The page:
Wednesday, July 02, 2008

Obama and FISA

I read this article in today's NYT and a couple of statements jumped out at me as being suspect:

Greg Craig, a Washington lawyer who advises the Obama campaign, said Tuesday in an interview that Mr. Obama had decided to support the compromise FISA legislation only after concluding it was the best deal possible.

“This was a deliberative process, and not something that was shooting from the hip,” Mr. Craig said. “Obviously, there was an element of what’s possible here. But he concluded that with FISA expiring, that it was better to get a compromise than letting the law expire.”

I've been wondering about the urgency here. Why, after all, is a "deal" needed? Why does what is "possible" have any meaning in relation to not doing anything? According to Craig, it's because without a "deal", FISA would "expire".

I was pretty sure this was incorrect, but I emailed Glenn Greenwald asking about it (Greenwald is also quoted in the NYT article).

Turns out Greenwald was working on a response to Craig's comments and has a post up about it. Wanna read it? Here it go:

Craig's statement is flat-out false. FISA -- enacted in 1978 and amended many times to accommodate modern communications technology -- has no expiration date. The Protect America Act, which Congress enacted last August to legalize warrantless eavesdropping on Americas, had a 6-month sunset provision and thus already expired back in February, restoring FISA as the governing law. Thus, if Congress does nothing now, FISA will continue indefinitely to govern the Government's power to spy on the communications of Americans. It doesn't expire. What Craig said in defense of Obama is just wrong.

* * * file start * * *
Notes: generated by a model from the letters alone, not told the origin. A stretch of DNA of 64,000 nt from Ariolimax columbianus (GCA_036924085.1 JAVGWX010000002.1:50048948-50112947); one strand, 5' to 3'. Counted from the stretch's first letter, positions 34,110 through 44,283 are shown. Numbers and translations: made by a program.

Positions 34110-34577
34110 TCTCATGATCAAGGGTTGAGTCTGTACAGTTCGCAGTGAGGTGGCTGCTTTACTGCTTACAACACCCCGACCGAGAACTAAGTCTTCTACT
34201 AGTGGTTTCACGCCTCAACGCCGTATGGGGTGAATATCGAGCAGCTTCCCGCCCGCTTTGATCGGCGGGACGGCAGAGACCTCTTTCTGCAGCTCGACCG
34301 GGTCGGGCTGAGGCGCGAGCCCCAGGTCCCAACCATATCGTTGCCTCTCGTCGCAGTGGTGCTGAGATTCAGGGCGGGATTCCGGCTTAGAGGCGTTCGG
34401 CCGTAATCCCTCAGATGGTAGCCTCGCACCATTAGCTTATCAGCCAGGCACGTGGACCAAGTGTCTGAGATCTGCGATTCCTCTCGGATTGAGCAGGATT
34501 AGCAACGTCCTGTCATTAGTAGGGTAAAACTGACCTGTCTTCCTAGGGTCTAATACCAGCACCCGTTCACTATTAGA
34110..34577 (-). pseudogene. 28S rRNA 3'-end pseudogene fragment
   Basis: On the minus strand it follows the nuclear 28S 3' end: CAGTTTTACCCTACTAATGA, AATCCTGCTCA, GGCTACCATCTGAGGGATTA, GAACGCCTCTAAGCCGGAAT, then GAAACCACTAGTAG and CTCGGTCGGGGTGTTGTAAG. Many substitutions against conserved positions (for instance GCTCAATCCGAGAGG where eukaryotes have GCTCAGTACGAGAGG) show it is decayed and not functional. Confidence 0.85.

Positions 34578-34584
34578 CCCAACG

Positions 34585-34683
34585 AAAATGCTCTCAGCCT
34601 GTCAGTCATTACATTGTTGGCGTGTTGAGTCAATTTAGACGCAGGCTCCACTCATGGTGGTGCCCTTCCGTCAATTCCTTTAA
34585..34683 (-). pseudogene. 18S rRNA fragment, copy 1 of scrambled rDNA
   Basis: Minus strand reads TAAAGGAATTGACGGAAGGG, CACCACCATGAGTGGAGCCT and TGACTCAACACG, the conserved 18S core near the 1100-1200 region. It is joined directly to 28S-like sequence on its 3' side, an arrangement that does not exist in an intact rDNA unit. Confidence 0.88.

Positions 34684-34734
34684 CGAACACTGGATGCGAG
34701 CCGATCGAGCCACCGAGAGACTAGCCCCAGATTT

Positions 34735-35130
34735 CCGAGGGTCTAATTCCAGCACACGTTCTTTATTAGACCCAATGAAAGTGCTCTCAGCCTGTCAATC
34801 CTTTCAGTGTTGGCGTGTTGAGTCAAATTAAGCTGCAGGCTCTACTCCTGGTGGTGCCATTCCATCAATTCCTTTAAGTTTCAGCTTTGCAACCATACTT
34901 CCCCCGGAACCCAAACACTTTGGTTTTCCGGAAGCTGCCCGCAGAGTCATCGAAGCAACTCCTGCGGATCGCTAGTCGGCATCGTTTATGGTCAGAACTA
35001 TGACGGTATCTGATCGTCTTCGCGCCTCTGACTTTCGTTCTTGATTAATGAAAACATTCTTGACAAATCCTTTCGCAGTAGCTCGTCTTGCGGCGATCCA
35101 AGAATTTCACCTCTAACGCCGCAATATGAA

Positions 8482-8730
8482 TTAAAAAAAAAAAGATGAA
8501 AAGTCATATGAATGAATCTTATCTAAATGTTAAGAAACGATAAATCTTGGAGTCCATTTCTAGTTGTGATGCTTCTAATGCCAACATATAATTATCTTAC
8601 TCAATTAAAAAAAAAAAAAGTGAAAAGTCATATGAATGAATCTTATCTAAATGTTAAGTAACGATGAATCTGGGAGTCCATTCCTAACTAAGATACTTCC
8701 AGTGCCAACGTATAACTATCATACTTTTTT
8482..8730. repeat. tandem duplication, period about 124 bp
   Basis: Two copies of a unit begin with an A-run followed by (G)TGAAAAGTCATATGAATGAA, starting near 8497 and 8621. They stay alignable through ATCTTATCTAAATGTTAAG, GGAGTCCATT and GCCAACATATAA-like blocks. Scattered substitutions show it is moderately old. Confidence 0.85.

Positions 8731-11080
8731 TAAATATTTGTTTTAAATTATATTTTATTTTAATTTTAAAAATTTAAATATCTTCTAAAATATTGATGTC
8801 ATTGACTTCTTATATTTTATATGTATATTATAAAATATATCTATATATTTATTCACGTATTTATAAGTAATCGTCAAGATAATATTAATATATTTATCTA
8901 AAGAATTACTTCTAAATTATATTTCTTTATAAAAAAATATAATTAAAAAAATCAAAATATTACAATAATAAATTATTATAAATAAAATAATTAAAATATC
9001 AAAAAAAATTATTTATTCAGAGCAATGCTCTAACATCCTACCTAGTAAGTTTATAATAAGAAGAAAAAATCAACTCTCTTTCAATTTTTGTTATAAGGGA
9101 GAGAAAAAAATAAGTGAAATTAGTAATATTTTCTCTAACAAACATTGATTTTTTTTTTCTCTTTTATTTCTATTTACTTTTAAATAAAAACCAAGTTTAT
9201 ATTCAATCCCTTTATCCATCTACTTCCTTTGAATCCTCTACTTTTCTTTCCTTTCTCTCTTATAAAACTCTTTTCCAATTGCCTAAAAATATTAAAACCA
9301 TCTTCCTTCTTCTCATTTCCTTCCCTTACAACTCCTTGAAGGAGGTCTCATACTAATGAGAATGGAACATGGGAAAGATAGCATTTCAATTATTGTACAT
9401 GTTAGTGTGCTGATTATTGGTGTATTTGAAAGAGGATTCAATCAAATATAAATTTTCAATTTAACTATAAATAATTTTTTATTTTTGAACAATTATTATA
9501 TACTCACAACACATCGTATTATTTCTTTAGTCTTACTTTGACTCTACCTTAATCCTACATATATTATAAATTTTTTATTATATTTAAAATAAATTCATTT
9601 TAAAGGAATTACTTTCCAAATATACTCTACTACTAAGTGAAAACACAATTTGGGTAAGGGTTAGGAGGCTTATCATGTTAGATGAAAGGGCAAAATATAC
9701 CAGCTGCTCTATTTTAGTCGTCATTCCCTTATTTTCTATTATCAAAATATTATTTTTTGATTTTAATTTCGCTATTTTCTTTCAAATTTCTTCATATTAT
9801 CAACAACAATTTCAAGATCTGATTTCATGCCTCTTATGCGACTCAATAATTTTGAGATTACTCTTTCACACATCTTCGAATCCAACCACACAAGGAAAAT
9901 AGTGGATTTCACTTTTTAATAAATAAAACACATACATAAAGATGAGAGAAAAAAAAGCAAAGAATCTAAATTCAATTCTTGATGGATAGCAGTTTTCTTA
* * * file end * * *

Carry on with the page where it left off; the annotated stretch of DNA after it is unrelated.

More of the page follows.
The issue is not -- as one extremely confused Obama-cheering blogger put it -- that Obama has done "something contrary to what conventional wisdom as dictated by a small coterie of prominent bloggers agrees with," nor is it -- as an equally confused, Obama-cheering Ed Kilgore put it -- that Obama is "stray[ing] from Democratic Party orthodoxy or from strict down-the-line partisanship" by "expressing heretical thoughts on FISA" (incidentally, it's amazing how the rule of law, the Fourth Amendment and accountability for Bush lawbreaking have now -- in service of defending Obama -- all been instantaneously reduced to nothing more than quirky, self-absorbed, petty blogger "dictates," and Obama's disregarding of those core political values is a bold demonstration that he won't be held hostage to anyone's narrow partisan demands).

This last paragraph of Greenwald's is what really gets my goat. The Ed Kilgore's of the world are all about doing what is apparently not "down the line partisanship", unmindful of the substance of the matter.

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